Not to be outdone, Sheffield Fright Night is the largest Halloween party in Britain which attracts up to 40,000 people with its street theatre, food stalls and telling of ghostly tales.
It's also worth keeping an eye on the National Trust website as they often run many free Halloween themed events.
In November, the focus is all on bonfire displays at the beginning of the month. Bonfires can be found all over the country and most organised ones are detailed on local council websites.
Notable free bonfire events include the Lewes bonfire which is the biggest of the Sussex bonfires, the Ottery St Mary Tar Barrel Rolling which sees flaming tar barrels carried through the streets, the Glastonbury Illuminated Carnival which is a three hour celebration known locally as the Mardi Gras of the Mendips, and the Manchester fireworks event in Albert Square which also offers free music.
If you would prefer something inside, why not take your family to a recording of a TV show? The tickets are free and available on a first come first served basis. You will need to contact the Be in the audience of BBC, Be on ITV or Take part in Channel 4, all of whom have a section on their website explaining how to go about getting tickets.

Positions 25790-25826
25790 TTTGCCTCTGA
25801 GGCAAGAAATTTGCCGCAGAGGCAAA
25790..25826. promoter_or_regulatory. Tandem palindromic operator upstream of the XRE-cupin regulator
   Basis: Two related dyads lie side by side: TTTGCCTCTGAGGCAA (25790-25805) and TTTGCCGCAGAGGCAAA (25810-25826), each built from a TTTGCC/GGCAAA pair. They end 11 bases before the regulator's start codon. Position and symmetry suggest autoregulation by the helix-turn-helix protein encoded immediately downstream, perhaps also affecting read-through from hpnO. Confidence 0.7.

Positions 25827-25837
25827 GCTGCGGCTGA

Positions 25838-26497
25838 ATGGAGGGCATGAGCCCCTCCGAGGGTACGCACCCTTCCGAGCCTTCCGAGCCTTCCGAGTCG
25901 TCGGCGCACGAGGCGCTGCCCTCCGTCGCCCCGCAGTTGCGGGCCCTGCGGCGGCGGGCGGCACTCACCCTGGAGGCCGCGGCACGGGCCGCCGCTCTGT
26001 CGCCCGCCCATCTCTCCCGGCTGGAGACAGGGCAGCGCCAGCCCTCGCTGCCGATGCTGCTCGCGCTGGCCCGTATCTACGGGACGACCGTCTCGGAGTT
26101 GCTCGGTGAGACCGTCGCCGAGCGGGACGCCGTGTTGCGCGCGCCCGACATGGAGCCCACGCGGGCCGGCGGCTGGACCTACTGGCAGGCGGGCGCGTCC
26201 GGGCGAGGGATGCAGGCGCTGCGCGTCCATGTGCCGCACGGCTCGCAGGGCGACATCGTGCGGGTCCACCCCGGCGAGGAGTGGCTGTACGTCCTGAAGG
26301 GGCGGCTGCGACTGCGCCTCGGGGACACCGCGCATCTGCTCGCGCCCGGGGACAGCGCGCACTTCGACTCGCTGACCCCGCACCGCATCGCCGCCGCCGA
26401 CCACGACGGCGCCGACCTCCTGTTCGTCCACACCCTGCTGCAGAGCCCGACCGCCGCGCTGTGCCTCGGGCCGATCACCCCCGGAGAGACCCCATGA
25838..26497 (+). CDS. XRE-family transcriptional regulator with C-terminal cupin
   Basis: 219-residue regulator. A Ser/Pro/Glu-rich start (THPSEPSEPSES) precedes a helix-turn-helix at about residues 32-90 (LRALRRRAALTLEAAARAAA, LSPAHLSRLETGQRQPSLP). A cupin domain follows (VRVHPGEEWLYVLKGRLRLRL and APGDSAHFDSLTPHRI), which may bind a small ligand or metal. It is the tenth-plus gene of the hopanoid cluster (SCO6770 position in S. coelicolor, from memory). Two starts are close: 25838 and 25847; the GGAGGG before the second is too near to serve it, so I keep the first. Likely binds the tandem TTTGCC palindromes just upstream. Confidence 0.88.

December starts off with the opening of many Christmas markets across the country which the whole family can enjoy. Popular markets include the Manchester German Market which is free to visit and the Rainham Village Victorian Christmas Fayre.
A popular festive event in Brighton, suitable for all the family, is the Santa Dash which sees hundreds of Santas racing along the seafront to Hove and back all in aid of charity.
Brighton also hosts the Burning of the Clocks event to mark the winter solstice. This is a very popular event attended by over 20,000 people.
As the year ends, there are still plenty of free events of families with most cities having free firework displays or carnivals on New Year's Eve.
If you fancy a healthy end to 2013, you could always try the Nos Galan races in South Wales which is a 5 km race around the town for adults and children alike. As a bonus each year, a famous mystery sports personality also takes part.
Here we have covered just some of the free and cheap family days out that are available in the UK. To find out about more, look for information in local council buildings or libraries. Most free events will be listed online if you search for events in your local area.
With a little bit of organisation, you should be able to find a free activity to take your family on every weekend of the year - and the sheer variety of these events should mean you won't have to hear that dreaded phrase 'I'm bored' all throughout the school holidays!